A Recipe for Creating Careers

By Diane Ross, M.Ed., Realityworks Senior Field Account Manager for NC, SC, VA, WV

Creating Careers, not preparing students for a job. That’s the message I took away from a recent meeting with Dr. David Barbour with the North Carolina Department of Public Instruction. During our time Barbour, an education consultant for Career and Technical Education (CTE), discussed how and why his department is focusing on Creating Careers, not simply preparing students for a job.

Pushback

The main reason for resistance Barbour hears from parents who may be reluctant to encourage children to take CTE Course is based on an old premise. Many still believe students should get trained for a job at a company and work at that job their entire lifetime. That just isn’t how companies work anymore. Some manufacturers get bigger, others are absorbed by a new industry or the products become outdated and the company chooses to go out of business. This has left some parents facing unemployment late in life. The adage of getting and staying at a job your whole life no longer works today.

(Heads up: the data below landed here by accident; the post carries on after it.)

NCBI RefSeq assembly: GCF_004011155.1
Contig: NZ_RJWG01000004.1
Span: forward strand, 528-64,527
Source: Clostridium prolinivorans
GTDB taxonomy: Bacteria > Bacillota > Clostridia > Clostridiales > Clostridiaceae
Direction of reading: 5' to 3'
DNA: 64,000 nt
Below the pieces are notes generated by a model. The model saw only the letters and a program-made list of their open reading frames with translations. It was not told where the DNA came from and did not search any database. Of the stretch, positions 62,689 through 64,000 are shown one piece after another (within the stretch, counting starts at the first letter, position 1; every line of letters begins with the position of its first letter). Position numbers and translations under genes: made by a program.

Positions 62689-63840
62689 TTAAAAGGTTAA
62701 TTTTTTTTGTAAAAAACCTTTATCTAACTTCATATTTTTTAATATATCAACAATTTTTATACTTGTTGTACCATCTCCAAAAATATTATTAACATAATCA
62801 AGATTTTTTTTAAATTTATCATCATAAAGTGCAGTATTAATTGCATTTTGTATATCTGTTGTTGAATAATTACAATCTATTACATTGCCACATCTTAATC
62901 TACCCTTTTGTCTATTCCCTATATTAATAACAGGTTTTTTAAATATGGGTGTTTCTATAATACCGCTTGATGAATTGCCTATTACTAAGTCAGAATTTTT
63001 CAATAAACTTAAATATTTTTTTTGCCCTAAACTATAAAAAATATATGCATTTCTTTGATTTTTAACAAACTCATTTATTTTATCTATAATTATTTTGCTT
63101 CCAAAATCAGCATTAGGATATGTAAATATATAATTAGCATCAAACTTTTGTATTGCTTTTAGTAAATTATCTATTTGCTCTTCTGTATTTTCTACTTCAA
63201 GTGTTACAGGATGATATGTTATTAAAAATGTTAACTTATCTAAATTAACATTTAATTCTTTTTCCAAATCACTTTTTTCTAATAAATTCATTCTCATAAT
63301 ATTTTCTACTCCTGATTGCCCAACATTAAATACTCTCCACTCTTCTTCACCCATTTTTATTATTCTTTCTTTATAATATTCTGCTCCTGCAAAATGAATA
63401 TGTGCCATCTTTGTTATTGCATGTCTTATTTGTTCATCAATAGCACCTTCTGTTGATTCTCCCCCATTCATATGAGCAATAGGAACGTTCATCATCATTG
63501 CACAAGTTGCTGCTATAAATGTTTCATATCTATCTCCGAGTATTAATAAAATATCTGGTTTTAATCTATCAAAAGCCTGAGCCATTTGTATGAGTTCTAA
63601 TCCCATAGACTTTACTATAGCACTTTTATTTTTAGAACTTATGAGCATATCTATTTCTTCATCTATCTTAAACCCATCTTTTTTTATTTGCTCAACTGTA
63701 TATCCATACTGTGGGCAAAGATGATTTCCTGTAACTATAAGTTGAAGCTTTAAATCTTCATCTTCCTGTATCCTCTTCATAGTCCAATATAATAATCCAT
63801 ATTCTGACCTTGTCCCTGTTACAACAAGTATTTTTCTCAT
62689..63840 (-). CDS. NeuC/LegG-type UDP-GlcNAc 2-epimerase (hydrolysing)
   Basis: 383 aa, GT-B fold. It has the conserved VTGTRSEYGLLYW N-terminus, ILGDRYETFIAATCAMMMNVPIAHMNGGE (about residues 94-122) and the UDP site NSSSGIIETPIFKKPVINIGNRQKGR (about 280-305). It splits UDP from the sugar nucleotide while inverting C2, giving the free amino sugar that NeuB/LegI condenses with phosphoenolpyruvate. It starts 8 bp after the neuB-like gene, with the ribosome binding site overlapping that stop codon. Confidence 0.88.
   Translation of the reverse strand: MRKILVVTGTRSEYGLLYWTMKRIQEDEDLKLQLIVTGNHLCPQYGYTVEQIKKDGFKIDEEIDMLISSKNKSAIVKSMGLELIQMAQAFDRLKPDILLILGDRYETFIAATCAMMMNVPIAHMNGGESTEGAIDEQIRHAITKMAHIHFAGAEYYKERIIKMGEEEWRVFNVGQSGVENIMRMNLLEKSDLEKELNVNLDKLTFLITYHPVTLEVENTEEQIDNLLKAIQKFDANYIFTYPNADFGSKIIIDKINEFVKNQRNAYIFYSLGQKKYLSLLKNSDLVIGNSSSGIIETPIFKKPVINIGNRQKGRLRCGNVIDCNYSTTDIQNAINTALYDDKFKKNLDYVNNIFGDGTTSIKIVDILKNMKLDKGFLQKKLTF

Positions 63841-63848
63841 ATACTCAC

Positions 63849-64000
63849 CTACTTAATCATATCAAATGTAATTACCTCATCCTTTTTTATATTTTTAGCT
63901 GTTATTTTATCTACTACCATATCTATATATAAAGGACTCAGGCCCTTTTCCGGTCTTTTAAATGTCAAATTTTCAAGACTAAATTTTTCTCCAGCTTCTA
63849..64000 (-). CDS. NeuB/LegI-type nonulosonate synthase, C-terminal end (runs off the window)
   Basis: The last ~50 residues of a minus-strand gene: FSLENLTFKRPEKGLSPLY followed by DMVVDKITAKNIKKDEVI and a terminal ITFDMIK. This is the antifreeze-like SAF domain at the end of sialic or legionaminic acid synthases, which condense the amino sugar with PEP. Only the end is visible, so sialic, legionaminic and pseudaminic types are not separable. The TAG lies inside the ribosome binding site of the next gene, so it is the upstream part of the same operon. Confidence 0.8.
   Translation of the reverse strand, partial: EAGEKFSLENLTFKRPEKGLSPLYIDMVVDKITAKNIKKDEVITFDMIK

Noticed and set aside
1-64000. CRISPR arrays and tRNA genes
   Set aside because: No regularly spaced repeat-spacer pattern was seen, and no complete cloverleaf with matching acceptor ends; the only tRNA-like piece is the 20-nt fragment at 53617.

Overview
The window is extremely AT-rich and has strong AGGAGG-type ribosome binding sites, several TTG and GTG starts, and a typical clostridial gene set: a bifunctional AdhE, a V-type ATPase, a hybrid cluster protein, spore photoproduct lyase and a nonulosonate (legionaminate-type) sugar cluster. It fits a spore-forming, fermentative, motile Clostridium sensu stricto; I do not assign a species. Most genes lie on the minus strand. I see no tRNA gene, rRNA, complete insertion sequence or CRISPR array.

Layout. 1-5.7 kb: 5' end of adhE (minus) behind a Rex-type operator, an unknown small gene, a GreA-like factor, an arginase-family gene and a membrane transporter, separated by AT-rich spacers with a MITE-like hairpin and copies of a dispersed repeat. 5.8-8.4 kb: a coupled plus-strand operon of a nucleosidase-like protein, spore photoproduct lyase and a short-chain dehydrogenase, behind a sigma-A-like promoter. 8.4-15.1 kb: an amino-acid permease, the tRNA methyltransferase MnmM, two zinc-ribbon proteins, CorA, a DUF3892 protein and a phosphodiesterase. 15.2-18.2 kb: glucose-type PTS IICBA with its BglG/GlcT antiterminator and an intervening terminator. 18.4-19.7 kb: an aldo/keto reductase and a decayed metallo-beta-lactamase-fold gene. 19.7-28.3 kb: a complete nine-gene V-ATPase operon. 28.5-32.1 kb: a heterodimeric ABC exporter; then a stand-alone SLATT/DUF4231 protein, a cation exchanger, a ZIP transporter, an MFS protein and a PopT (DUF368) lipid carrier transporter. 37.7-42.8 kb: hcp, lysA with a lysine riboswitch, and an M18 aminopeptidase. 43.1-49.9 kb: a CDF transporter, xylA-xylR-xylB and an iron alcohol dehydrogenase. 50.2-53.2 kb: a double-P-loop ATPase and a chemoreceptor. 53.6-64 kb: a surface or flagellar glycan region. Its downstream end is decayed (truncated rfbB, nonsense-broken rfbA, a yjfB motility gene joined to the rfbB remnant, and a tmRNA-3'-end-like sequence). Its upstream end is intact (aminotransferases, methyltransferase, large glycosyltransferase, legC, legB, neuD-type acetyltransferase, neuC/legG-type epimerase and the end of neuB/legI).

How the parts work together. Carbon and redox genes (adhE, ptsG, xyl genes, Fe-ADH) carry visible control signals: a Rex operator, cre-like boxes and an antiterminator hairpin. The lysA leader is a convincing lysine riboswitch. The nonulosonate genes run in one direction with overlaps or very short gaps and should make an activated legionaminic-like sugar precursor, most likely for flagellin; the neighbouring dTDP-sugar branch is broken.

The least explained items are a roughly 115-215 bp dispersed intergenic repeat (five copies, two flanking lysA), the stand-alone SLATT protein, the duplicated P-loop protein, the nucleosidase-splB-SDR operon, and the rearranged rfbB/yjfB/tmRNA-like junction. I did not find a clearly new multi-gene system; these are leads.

The Recipe for Success

Barbour is embracing a whole new way of looking at preparing students for the workforce:  he calls it ‘prepare for careers, prepare for education’ (education, work, education, work). He believes that schools need to prepare students for a career, not just a job. This means learning skills and getting a job, then pursuing more education and moving up the job/career ladder. Through this recipe for Creating Careers, students are prepared to work for any company because they have the basic premise of how a company operates and are continually building skill and knowledge. The employee becomes a lifelong learner, continuing to advance in their career and ready to move into a new and better job.

A Bright Future

Nationwide, the graduation rate for students enrolled in a CTE Concentrated course is 13% higher (90%) than students enrolled in other courses. More than 75% of secondary CTE concentrators pursued postsecondary education shortly after high school. This supports that ‘education’, ‘work’, ‘education’, ‘work’ thinking. Building a career is personally rewarding, creates a strong workforce and allows people to thrive. CTE is truly a key element to building a bright future for our emerging workforce.

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